© CoreTechnologie GmbH
3d-printed bike from CoreTechnologie

Fun Innovations Friday: 3D Printing Experiment Creates 15-Pound Bike That Rivals Professional Bikes

Feb. 16, 2024
CoreTechnologie's 3D printing project ended up creating an aluminum and carbon bike that clocks in at the lowest possible weight limit for bikes in the Tour de France—showing the ease of creating complex consumer items with the technology.

Additive manufacturing and 3D printing have been on a long journey in the industry and have become an integral part of mechanical engineering.

CoreTechnologie, a German software pioneer, has put 3D printing to the test to display why the technology is such an integral piece of engineering and to show how even complex, everyday objects can be produced quickly, easily, and most importantly, at low cost.

To do so, the team at CoreTechnologie developed—for the first time—a lightweight and inexpensive bicycle made from 3D-printed aluminum components and standard carbon tubes. The bike is a fully functional, single-speed bike that only weighs 15 pounds (7 kilograms). Traditional bikes, depending on the type, can weigh anywhere from 16 to 35 pounds (8 to 16 kilograms), so a 15-pound bike is pretty good. Usually, the more expensive or higher-end you go with bikes, they tend to get lighter since they're mainly for performance rather than casual use. Actually, according to the Union Cycliste Internationale (UCI)—organizers of the Tour de France and other pro bike races—the minimum weight limit of bikes is 6.8 kilograms which is 14.99 pounds, putting CoreTechnologie's bike at the lowest possible end of a Tour de France bike.

Also, when compared to the conventional production of carbon frames, the simple workflow of 3D printing provides a fast, easy, and automated process. In fact, the company was able to complete this project in just two months—from idea to prototype.

The bike was constructed by combining self-constructed, 3D-printed connecting parts made of aluminum (AlMgSi10) with machine-made, extremely light carbon tubes from the company Carbonforce. The tubes were then joined using high-strength, two-component aircraft adhesive.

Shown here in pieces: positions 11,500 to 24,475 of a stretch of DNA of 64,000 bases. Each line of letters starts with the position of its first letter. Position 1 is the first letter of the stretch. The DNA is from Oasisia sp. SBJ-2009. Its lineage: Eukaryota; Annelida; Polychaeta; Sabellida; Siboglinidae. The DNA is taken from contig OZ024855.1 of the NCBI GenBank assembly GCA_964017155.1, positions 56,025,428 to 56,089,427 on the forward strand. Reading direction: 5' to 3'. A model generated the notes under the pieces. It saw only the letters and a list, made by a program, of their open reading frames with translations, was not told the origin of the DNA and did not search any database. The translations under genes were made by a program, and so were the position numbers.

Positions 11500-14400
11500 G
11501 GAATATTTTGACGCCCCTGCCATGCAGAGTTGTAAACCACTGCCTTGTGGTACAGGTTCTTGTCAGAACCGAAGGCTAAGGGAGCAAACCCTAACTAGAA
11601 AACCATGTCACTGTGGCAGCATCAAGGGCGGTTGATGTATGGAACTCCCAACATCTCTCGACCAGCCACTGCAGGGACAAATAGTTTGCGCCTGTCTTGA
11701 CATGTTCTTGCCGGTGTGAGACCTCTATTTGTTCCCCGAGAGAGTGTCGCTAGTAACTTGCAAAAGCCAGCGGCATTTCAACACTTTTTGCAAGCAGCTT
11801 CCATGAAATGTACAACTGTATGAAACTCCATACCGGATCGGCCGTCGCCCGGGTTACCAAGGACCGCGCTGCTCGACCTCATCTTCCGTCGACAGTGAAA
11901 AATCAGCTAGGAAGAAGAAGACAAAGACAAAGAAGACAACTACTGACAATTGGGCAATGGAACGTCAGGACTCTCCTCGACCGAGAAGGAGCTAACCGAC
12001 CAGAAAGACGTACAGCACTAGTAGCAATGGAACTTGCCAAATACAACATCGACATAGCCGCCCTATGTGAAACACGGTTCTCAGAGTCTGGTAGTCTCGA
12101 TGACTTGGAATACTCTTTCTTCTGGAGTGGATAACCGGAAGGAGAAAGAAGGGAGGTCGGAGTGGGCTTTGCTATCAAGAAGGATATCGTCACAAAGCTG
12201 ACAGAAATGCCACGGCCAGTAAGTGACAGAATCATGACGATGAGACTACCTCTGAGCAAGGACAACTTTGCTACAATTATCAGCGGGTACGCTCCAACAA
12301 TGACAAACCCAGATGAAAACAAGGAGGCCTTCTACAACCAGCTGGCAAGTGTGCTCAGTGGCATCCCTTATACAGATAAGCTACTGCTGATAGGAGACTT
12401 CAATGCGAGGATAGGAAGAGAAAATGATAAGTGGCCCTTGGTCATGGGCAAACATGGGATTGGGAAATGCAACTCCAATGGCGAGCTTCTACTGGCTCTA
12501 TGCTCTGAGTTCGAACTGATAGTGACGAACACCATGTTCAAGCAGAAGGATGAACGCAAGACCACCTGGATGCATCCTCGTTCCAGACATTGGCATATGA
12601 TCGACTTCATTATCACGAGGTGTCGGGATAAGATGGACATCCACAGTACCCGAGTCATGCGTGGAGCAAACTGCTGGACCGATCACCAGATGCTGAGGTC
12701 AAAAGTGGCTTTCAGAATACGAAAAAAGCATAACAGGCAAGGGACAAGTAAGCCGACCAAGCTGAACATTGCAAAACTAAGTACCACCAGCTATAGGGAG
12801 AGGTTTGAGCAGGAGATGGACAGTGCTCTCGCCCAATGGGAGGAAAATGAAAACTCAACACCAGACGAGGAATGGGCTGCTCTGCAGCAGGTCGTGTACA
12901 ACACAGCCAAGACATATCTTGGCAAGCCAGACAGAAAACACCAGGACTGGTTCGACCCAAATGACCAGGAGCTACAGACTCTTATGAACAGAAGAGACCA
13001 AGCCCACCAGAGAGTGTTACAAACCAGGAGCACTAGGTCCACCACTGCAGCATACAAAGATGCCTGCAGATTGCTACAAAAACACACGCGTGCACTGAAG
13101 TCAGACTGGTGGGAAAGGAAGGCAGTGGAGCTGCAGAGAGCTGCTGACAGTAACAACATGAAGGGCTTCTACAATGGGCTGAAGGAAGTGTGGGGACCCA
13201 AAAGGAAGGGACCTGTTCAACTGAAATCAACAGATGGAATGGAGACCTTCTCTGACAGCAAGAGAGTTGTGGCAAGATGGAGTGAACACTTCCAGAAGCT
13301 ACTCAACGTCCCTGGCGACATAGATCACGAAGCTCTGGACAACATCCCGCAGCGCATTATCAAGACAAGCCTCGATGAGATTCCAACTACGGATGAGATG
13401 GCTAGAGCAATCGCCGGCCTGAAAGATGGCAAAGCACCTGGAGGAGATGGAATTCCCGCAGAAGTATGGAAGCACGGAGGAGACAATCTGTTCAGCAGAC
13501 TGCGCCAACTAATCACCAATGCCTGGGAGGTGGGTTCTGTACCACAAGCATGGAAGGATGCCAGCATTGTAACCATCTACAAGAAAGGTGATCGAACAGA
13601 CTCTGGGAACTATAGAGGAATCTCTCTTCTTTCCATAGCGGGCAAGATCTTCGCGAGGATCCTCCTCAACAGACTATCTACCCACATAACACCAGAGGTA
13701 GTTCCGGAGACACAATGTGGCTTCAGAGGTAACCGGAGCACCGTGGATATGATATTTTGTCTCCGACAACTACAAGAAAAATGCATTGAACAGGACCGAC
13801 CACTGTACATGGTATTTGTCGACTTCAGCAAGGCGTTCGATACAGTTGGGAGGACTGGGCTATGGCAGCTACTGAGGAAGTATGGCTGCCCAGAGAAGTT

The CoreTechnologie team optimized the design based on an existing 22-inch (56-centimeter) frame geometry and created numerous 3D renderings to perfect it. Due to the way the team designed the frame parts, the single-speed bike is able to be upgraded with different gears.

Thanks to the degrees of freedom made possible by computer-aided design (CAD) in conjunction with the 3D Selective Laser Sintering (SLS) printing process, the riding characteristics and light and simple design provide a counter-trend to how complex and heavy e-bikes traditionally are. 

CoreTechnologie used its 4D Additive software to optimize wall thicknesses, generate surface textures, and create the smooth production of 3D printed parts on the Selective Laser Melting (SLM) machine of service partner FKM.

With the company's 4D Additive software, 3D models from all common CAD formats can be improved for 3D printing within the shortest time. Analysis functions like wall thickness and backlash checks help optimize files and the software automatically analyzes and sorts files for different processes based on their B-Rep geometry. To create lightweight constructions, the software can automatically compute lattice structures like honeycombs, octets, or centerpoint shapes. For metal printing, the software creates support structures.

So it's light, it's agile, and the process is easy and automated. But how does it ride? After many test rides, the bike proved to be sturdy, resilient, and able to traverse different paths.

With the project and the resulting prototype, the team from CoreTechnologie has shown that with the help of current software and hardware, the production of complex daily and consumer items is possible in a cost-effective, fast, and simple way, independent of supply chains.

Unfortunately, this was just a research experiment and this bike is not being mass-produced for consumers. However, it has shown how the production of complex consumer items is possible in a cost-effective, fast, and simple way, independent of supply chains. And maybe bike manufacturers will take notice and we'll see lightweight, 3D-printed bikes in the near future.

Fun Innovations Friday

Created by the editors of New Equipment Digest and Plant Services, Fun Innovations Friday is a feel-good blog that showcases how advances in science, math, engineering, and technology are making our world more whimsical. Here’s another post that is guaranteed to brighten your day.

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